There’s a song that goes, “I fought the law, and the law won.” The reality is that the law usually wins as the state can devote an incredible amount of resources upon an individual or organization when it wishes to. Lately, the US government has been looking hard at unlicensed Bitcoin exchanges, which runs afoul of federal law. The latest catch for law enforcement is 52-year-old Bradley Stetkiw of Michigan as he was recently named in a federal indictment for illegally exchanging Bitcoin in Bloomfield Township.
Selling Bitcoin Out of a Restaurant
While there’s no information on how law enforcement got wise to Bradley Stetkiw operating an unlicensed Bitcoin exchange, the details of his operation was that he would meet buyers in person at a Tim Hortons restaurant and sell bitcoins at a premium. He actively used the LocalBitcoins website, where he went by the moniker of “SaltandPepper.” (I guess he was big into 80s rap groups.)
Over the course of six meetings, Stetkiw sold over $55,000 USD of Bitcoin to undercover agents. If that wasn’t bad enough, he further screwed the pooch by brokering a deal with an out-of-state seller. For those unfamiliar with US laws, being involved in illegal transactions across state lines is considered very serious, and the federal government loves to throw the book at such people.
Authorities Cracking Down on Unlicensed Exchanges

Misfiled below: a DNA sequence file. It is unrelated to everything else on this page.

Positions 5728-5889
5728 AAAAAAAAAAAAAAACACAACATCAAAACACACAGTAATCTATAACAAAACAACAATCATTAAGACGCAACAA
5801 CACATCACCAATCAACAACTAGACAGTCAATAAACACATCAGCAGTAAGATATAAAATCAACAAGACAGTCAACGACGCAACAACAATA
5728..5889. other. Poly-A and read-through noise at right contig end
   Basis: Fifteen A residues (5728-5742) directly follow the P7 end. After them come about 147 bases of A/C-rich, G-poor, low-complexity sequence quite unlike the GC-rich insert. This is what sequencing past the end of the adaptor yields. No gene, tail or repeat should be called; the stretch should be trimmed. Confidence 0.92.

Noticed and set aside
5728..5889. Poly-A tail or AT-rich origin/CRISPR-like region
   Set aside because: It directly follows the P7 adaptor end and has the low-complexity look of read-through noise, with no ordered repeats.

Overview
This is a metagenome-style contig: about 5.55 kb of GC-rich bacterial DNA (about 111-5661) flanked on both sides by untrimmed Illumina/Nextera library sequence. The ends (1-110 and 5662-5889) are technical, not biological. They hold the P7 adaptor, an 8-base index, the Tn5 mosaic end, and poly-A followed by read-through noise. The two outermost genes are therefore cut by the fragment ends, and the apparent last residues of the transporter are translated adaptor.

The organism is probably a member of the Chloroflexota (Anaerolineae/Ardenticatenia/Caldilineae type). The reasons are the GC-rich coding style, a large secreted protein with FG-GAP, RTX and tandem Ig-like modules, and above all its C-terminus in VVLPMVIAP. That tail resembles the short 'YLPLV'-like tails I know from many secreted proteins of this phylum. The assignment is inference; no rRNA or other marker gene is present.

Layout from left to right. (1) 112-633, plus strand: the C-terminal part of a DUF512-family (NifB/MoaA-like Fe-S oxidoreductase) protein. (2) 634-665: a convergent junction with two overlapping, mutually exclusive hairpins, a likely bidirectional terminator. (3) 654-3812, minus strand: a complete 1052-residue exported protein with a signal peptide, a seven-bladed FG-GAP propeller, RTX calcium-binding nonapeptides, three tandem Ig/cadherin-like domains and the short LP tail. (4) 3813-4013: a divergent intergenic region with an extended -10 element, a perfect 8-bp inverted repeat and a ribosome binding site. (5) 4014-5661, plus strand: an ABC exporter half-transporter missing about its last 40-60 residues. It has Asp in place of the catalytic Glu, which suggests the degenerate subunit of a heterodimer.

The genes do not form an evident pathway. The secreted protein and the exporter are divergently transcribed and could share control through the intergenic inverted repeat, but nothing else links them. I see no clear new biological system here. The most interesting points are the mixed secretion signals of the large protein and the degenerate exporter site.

The authorities are going after individuals who are operating unlicensed cryptocurrency exchanges. In the case of Bradley Stetkiw, he was nabbed for not complying with the conditions laid out in Title 31, United States Code, Section 5330. Stetkiw can take some cold comfort in that he’s not alone. Last year, a Louisiana chiropractor and his son pleaded guilty to operating an unlicensed money servicing business in which they sold over $3.5 million USD in Bitcoin for fiat currency. Recently, a Florida programmer got sentenced to 16 months in jail for his part in a Bitcoin laundering scheme.
To be honest, there is some gray area in the law concerning this matter, but you’ll need really good (and expensive) lawyers to find a way out. The Treasury Department’s Financial Crimes Enforcement Network (FinCEN) did issue a document in 2013 that stated that users of cryptocurrencies were not money servicing businesses, but those who engage in exchanging those currencies were. The agency said:
A user is a person that obtains virtual currency to purchase goods or services. An exchanger is a person engaged as a business in the exchange of virtual currency for real currency, funds, or other virtual currency.
So when in doubt, make sure you know the legalities that pertain to what you’re doing. Exchanging Bitcoin and other cryptocurrencies in person could land you in legal hot water.